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Palm's losses decline for second quarter

It's another losing quarter for the smartphone maker, but the company is showing some progress.

Though still losing money, Palm might have something in the way of positive momentum going.

The smartphone maker on Thursday reported second-quarter fiscal 2010 revenue of $78.1 million, but a loss of $85.4 million, or 54 cents per share. It's a drastic improvement from the $508.6 million loss, or $4.64 per share, a year ago, and the $164.5 million, or $1.17 per share, loss in the previous quarter.

Wall Street analysts were anticipating a loss of 32 cents per share.

Palm says it shipped 783,000 smartphones during the quarter, a 5 percent decrease from last quarter, but a bump of 41 percent over a year ago.

Chairman and CEO Jon Rubinstein tried to put a positive spin on the results.

Palm Chairman and CEO Jon Rubinstein holds up the Pre at CES 2009.
Palm Chairman and CEO Jon Rubinstein holds up the Pre at CES 2009. Corinne Schulze/CNET

"Were pursuing our strategic objectives in a crowded market," he said during a call with investors. "Despite proliferation of products, we're still at the very beginning of a long race."

Rubinstein also referenced the recently released Pixi, the second phone after the Pre to run Palm's new WebOS operating system, which it started selling to customers on November 15. Palm has struggled in the last few years in comparison to companies like Apple and Research In Motion, but sees devices like the Pre and Pixi, coupled with integrated software as the key to its future success.

Though he didn't reference any competitors by name, Rubinstein was asked by an investor about his company's response to a potential Google phone.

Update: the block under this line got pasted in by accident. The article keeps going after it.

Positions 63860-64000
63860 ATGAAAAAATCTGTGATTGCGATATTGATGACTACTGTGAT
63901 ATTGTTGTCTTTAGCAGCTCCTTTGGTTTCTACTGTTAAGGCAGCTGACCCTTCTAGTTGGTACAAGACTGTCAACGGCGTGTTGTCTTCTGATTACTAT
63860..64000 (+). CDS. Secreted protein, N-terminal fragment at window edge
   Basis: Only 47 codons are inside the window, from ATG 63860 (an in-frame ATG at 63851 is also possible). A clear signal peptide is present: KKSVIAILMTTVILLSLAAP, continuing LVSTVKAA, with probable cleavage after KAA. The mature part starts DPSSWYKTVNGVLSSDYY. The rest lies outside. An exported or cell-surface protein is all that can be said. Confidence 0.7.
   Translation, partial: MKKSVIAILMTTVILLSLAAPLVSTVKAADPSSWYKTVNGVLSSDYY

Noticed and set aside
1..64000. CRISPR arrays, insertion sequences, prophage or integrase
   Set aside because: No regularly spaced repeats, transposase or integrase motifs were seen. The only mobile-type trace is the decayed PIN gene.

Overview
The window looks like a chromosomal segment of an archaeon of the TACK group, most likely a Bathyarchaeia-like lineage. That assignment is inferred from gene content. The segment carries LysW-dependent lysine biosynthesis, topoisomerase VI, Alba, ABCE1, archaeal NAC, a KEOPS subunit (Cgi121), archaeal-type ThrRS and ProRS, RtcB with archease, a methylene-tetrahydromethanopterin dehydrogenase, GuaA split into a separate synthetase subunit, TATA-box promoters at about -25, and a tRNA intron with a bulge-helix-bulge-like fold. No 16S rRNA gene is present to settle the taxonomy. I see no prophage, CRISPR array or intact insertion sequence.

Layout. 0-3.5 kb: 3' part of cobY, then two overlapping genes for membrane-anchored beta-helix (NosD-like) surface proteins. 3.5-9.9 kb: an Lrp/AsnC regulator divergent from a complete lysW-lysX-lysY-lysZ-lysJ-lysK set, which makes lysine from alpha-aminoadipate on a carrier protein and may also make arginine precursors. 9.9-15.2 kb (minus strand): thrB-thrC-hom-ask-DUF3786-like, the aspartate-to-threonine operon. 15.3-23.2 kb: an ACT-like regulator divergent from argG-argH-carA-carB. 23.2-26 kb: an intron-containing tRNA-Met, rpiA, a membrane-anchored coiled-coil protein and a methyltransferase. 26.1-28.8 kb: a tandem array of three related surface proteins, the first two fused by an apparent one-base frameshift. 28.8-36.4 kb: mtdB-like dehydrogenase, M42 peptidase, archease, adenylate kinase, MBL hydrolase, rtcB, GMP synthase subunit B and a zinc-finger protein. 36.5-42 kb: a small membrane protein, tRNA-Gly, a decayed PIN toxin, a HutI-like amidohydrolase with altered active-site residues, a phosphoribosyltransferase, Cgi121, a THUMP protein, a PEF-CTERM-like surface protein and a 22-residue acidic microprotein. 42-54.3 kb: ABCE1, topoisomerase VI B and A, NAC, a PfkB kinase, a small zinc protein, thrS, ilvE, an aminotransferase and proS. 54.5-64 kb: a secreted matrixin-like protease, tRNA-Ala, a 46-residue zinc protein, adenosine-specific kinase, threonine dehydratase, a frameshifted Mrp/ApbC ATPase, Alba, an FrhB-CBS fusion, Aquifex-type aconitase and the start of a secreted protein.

"As I've always said this is going to be a very competitive business," he said. "From our perspective, it's one more competitor in the marketplace, but we haven't actually seen anything announced yet."

Rubinstein said he's pleased with the Palm community's response to WebOS. Palm released the 1.31 update to the OS in mid-November and it was installed by 70 percent of users within a week, he said.

Another way Palm has had trouble competing with Apple's iPhone is with the WebOS App Catalog. Since its inception, only preapproved developer partners have been allowed to create and submit applications. There are 800 apps available, a far cry from the 100,000 in the iPhone App Store, but it's an increase of 10 times the number of apps in Palm's App Catalog in the last quarter, according to Rubinstein.

He says there will be much more to come at CES in January, when Palm will introduce its full development program for anyone who wants to participate. Leading up to that, Palm on Thursday morning released Project Ares, Palm's new browser-based mobile development environment.

This post was updated at 2:46 p.m. PST with information from the earnings call.